What I’ve Learned about Feeling like a Failure
A short story about a conversation with a friend that invited me to reflect back on my career and why I felt like a failure.
I was speaking to a good friend a little while back, reflecting on the past year in lockdown. She shared her frustration and sadness around her career and mentioned feeling like a failure because she made the decision to walk away from a job that didn’t feel right for her anymore.
She asked me how I’ve overcome this feeling in the past. And that got me thinking.
I’ve shared my friend’s feelings not so long ago. When I made the decision to make a move like hers. It’s hard. It’s heavy and a bit lonely too. Because suddenly, it hits you that you’re about to move into a space with no ground under your feet. Who you are and how you introduce yourself and everything you were a part of making real is dead. Yep. Dead.
I think failure is made out to be this grumpy, dark and lonely thing that shows up when shit hits the fan. And yeah, it does. But for my friend, shit didn’t hit the fan and blow up, shit just changed. She changed. What she wanted changed. She became more aware of her feelings and started listening to herself and that’s what led her to leave her job. And that feeling of failure still showed up. Why? I think there are a few reasons why. And I can summarise it in one word. Identity.
The work we do, our title, our conscious contribution to the world shapes our identity. It helps us communicate who we are and what we do to people. It helps us connect with people. We can’t live without our identity. It’s how we belong in the world. As Brene Brown puts it: “Belonging is when others want you.” We all want to be wanted.
For example, a year ago I would introduce myself as Amanda, co-founder of Flamingo Punk. About 5 years before that, I was Amanda, Founder of Fashionably Skint. These roles, duties, ventures, missions, purposes were a part of me. They made me ME in that chapter of my life. When things didn’t work out the way I’d planned, yep, you guessed it, I felt like a failure. It was a scary and shaky space where I felt lost and a bit lonely. Who am I now? Just being Amanda didn’t feel enough.
My identity had suddenly vanished. And that’s why I felt like a failure. But it never lasts long, just a few blank pages or so. Because that failure feeling always disappears when the next calling turns up, and it always will. The space we move into after our lives suddenly shake up is an incredible space to be in. It’s like the universe has invited you (again) to write down what you want, what you want to be, do and see. How you want to show up. How you want to be remembered. What you care about. What you want to be known for — all of that good stuff.
We get the power back. The blank pages are the fucking power. The blank pages represent the not knowing bit. As scary as it sounds, fuck me, it’s so freeing you wouldn’t believe. It’s a spiritual awakening. A chance to feel it all for a bit. And sit with it. I mean, how often do we get the chance to do that when we’re in the thick of living?
Pema Codron, Buddist Author of, When Things Fall Apart, talks about it like this:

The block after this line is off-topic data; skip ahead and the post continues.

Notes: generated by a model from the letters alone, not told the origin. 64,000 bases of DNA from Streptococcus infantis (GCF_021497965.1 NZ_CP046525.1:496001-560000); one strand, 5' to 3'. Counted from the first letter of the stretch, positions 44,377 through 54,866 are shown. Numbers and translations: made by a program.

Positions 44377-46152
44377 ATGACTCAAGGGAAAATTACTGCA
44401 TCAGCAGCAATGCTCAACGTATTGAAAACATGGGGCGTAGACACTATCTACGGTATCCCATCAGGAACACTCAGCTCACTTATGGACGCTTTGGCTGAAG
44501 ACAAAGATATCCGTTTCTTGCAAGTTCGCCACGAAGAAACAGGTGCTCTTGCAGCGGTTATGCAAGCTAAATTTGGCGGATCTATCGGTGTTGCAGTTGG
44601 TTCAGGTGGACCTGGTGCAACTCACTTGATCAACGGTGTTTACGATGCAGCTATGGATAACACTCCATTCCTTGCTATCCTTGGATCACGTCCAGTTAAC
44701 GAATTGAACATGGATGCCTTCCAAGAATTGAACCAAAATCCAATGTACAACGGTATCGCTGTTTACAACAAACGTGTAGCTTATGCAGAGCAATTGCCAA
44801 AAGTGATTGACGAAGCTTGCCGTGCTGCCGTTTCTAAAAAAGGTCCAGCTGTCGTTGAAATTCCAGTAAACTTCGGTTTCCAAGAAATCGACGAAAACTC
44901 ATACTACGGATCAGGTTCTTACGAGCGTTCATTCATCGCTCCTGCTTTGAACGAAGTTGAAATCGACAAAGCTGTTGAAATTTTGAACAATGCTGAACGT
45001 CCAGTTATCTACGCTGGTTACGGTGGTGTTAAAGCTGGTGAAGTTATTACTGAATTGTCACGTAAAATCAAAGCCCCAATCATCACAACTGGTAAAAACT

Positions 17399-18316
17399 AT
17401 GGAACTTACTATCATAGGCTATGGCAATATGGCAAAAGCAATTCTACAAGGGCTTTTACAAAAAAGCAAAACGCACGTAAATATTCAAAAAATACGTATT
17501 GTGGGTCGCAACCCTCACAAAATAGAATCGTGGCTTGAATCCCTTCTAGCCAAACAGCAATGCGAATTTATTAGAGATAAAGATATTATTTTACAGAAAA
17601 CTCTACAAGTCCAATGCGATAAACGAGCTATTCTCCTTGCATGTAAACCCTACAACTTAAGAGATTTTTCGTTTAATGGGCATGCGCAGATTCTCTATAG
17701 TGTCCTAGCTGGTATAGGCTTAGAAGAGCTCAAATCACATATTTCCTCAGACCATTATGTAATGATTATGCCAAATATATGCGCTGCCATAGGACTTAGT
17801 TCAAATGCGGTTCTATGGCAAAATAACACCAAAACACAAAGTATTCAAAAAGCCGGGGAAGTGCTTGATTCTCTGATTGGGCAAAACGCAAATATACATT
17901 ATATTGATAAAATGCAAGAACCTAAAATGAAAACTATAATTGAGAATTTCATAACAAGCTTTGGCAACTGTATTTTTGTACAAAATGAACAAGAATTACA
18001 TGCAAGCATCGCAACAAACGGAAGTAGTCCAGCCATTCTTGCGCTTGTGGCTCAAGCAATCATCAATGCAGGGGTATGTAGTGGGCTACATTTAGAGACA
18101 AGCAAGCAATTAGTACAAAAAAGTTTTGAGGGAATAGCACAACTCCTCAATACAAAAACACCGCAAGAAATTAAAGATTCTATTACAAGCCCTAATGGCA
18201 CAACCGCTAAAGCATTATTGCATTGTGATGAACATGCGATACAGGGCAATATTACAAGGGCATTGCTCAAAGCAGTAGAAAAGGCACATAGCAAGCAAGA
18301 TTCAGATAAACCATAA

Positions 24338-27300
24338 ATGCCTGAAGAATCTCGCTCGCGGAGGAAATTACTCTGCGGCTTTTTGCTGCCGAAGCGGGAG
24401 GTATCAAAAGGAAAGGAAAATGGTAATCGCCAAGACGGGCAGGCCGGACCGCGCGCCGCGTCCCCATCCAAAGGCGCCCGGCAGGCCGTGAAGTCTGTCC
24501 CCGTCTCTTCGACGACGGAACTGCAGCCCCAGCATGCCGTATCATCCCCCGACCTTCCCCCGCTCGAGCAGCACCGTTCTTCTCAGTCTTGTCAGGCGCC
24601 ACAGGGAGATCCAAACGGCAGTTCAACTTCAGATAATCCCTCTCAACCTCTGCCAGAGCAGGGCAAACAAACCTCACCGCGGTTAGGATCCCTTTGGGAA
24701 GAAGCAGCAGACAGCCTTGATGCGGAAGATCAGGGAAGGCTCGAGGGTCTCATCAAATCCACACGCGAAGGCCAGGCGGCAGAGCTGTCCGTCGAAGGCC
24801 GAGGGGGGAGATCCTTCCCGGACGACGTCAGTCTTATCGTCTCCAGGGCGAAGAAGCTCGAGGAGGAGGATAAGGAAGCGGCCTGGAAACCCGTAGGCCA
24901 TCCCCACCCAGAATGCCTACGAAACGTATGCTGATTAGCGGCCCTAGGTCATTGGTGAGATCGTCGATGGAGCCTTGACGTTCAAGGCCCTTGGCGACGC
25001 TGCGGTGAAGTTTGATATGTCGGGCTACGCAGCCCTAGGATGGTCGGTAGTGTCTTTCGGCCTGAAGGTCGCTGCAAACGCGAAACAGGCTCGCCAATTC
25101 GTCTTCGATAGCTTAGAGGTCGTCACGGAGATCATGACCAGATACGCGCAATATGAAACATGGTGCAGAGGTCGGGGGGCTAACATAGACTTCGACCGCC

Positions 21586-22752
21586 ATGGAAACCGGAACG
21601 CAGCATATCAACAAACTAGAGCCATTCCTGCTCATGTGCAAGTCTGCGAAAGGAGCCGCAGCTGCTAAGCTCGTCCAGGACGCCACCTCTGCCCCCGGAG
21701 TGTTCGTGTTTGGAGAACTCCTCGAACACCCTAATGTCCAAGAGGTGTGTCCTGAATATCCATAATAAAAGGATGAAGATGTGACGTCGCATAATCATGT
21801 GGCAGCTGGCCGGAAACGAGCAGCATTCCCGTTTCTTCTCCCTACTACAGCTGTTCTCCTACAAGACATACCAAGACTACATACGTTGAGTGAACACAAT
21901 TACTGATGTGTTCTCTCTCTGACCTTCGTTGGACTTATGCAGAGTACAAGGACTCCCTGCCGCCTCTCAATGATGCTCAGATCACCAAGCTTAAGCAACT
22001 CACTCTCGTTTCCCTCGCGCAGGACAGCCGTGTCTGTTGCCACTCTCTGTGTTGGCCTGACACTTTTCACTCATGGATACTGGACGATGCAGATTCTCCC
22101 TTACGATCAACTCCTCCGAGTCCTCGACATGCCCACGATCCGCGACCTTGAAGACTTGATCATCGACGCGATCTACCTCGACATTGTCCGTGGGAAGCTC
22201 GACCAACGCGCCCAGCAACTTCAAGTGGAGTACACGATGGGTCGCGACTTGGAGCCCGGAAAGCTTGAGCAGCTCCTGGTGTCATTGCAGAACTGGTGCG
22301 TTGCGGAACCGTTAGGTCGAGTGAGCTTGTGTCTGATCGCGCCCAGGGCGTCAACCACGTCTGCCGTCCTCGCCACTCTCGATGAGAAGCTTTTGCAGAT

“Things falling apart is a kind of testing and also a kind of healing. We think that the point is to pass the test or to overcome the problem, but the truth is that things don’t really get solved. They come together and they fall apart. Then they come together again and fall apart again. It’s just like that. The healing comes from letting there be room for all of this to happen: room for grief, for relief, for misery, for joy. When we think that something is going to bring us pleasure, we don’t know what’s really going to happen. When we think something is going to give us misery, we don’t know. Letting there be room for not knowing is the most important thing of all. We try to do what we think is going to help. But we don’t know. We never know if we’re going to fall flat or sit up tall. When there’s a big disappointment, we don’t know if that’s the end of the story. It may be just the beginning of a great adventure.”
My advice to my incredible friend was this:
Think of your life like a story. Like a book. You have all these chapters filled with people, emotions, situations, stuff that happens that makes you who you are, at that moment. What was the message of your 2020 story? And what is the title of your 2021 story? Thinking about life in this way gives us the invitation to ask those deep and simple questions like, ‘what do I want?’ ‘what feels good’ ‘what makes me happy right now?’. And get creative with our lives. Next chapter. New adventure.
I think, the reason why we feel like we’re a failure from time to time is because we forget that we are always in transition. We are always changing.
Ram Das says it perfectly… “Make friends with change.”
(Deep breath.) I love that. Let’s do that.
Thank you for being here. I hope you enjoyed reading this piece.
Here’s a little bit about me…
I’m the co-founder of Make Us Care — a strategic creative partner for businesses doing good in the world. I work closely with founders, leaders and marketing teams to build brands people care about. My magic sauce is a communications framework I created called the 5 Stories.